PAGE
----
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Latest Benjamin Van Mooy Stories

2011-10-12 23:21:24

Woods Hole Oceanographic Institution (WHOI) scientists have discovered that bacterial communication could have a significant impact on the planet's climate. In the ocean, bacteria coalesce on tiny particles of carbon-rich detritus sinking through the depths. WHOI marine biogeochemists Laura Hmelo, Benjamin Van Mooy, and Tracy Mincer found that these bacteria send out chemical signals to discern if other bacteria are in the neighborhood. If enough of their cohorts are nearby, then bacteria...

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2011-08-02 07:24:57

More than a year after the largest oil spill in history, perhaps the dominant lingering question about the Deepwater Horizon spill is, "What happened to the oil?" Now, in the first published study to explain the role of microbes in breaking down the oil slick on the surface of the Gulf of Mexico, Woods Hole Oceanographic Institution (WHOI) researchers have come up with answers that represent both surprisingly good news and a head-scratching mystery. In research scheduled to be published in...

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2009-11-09 09:19:14

A chemical culprit responsible for the rapid, mysterious death of phytoplankton in the North Atlantic Ocean has been found by collaborating scientists at Rutgers University and the Woods Hole Oceanographic Institution (WHOI).  This same chemical may hold unexpected promise in cancer research. The team discovered a previously unknown lipid, or fatty compound, in a virus that has been attacking and killing Emiliania huxleyi, a phytoplankton that plays a major role in the global carbon...

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2009-03-11 08:06:36

University of Hawaii at Manoa researchers involved in novel strategy Phytoplankton comprise the forests of the sea, and are responsible for providing nearly half of the oxygen that sustains life on Earth including our own. However, unlike their counterparts on land, the marine plants are nearly exclusively microscopic in size, and mostly out of human sight. Consequently, we are still in a very early stage of understanding even the most basic aspects of phytoplankton biology and ecology. In a...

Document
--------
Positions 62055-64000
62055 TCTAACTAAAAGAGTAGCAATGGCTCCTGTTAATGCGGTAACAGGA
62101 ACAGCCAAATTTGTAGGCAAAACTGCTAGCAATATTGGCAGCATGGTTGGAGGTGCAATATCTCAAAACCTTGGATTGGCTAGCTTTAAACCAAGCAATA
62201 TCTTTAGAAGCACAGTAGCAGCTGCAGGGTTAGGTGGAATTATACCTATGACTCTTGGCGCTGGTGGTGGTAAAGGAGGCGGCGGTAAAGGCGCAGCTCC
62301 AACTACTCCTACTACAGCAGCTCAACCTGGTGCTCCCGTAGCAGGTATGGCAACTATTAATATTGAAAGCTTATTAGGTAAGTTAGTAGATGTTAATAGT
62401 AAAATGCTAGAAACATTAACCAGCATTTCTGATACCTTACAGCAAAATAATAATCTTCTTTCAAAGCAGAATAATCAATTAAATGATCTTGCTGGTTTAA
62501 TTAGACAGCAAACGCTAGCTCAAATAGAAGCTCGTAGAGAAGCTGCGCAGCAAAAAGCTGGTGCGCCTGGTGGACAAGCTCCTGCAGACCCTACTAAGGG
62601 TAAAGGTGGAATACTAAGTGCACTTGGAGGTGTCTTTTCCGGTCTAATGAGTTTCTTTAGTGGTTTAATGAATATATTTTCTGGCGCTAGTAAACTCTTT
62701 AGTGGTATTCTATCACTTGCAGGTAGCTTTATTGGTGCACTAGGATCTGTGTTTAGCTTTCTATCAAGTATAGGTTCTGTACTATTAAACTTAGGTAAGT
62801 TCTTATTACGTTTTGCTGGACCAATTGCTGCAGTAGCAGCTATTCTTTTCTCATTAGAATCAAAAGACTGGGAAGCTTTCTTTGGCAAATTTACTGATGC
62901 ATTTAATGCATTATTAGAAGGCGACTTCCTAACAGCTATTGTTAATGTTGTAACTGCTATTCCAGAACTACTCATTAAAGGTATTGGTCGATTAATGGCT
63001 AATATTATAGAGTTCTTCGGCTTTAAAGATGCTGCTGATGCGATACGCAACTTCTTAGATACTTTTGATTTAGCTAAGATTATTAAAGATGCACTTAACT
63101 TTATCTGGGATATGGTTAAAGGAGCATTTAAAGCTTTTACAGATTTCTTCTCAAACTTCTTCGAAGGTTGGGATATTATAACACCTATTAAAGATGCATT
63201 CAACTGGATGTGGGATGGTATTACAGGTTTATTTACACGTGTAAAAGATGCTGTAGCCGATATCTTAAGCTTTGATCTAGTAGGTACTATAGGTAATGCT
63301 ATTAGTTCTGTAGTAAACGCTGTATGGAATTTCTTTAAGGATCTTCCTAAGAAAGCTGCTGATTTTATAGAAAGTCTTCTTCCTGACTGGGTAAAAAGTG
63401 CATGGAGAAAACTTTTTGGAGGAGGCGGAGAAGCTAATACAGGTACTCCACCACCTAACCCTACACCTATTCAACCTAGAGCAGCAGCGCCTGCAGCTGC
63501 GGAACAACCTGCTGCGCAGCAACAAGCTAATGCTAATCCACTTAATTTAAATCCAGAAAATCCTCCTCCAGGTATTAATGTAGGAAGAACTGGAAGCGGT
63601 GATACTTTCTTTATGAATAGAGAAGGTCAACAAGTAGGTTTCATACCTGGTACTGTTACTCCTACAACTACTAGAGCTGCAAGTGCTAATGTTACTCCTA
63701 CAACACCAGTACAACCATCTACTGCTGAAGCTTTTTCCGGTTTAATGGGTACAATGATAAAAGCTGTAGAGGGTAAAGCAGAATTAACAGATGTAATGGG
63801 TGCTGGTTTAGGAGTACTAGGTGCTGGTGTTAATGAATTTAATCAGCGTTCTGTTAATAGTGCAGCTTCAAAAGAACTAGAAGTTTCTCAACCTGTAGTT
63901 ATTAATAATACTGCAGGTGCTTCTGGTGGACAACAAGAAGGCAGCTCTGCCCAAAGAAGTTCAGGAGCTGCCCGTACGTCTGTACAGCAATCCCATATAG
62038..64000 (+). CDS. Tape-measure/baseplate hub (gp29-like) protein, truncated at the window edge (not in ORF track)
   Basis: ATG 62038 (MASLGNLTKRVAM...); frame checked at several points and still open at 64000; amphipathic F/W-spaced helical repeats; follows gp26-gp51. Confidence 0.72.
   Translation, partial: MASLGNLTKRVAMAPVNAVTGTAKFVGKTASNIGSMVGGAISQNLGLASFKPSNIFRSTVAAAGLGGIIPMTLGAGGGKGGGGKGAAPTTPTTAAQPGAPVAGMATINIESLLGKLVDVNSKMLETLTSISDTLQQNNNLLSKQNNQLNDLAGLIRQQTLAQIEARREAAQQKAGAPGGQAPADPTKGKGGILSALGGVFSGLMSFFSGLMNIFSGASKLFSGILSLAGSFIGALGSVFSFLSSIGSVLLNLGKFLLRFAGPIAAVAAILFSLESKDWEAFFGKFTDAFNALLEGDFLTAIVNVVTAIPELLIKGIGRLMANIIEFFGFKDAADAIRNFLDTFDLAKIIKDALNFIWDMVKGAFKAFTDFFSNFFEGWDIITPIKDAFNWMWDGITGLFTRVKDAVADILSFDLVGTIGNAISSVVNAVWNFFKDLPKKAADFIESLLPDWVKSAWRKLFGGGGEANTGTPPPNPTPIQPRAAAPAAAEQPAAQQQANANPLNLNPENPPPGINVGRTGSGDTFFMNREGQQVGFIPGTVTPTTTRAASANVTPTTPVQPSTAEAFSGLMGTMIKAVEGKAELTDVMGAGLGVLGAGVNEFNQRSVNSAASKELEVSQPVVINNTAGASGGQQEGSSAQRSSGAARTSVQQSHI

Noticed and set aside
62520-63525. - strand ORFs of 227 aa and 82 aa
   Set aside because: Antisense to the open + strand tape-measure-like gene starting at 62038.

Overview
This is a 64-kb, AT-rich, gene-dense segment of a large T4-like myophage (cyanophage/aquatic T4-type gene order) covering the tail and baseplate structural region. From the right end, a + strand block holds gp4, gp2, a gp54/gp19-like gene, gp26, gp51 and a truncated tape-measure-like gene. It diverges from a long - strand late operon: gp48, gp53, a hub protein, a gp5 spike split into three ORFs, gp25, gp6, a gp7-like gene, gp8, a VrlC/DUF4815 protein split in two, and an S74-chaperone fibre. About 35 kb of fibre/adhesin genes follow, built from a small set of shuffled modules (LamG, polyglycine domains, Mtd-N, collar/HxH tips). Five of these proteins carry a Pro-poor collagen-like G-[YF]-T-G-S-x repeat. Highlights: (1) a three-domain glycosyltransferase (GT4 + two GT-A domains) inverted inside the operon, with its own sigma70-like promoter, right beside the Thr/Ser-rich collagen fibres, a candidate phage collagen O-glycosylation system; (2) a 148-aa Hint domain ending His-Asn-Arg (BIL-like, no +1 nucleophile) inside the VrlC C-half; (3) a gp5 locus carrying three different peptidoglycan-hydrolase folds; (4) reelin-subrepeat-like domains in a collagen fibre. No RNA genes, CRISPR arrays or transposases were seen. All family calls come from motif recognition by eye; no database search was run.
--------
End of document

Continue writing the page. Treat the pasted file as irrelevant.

2009-02-02 11:07:30

Get ready to send the biology textbooks back to the printer. In a new paper published in Nature, Benjamin Van Mooy, a geochemist with the Woods Hole Oceanographic Institution (WHOI), and his colleagues report that microscopic plants growing in the Sargasso Sea have come up with a completely unexpected way of building their cells. Until now, it was thought that all cells are surrounded by membranes containing molecules called phospholipids "“ oily compounds that contain phosphorus,...


Word of the Day
caparison
  • A cloth or covering, more or less ornamented, laid over the saddle or furniture of a horse, especially of a sumpter-horse or horse of state.
  • Clothing, especially sumptuous clothing; equipment; outfit.
  • To cover with a caparison, as a horse.
  • To dress sumptuously; adorn with rich dress.
This word ultimately comes from the Medieval Latin 'cappa,' cloak.
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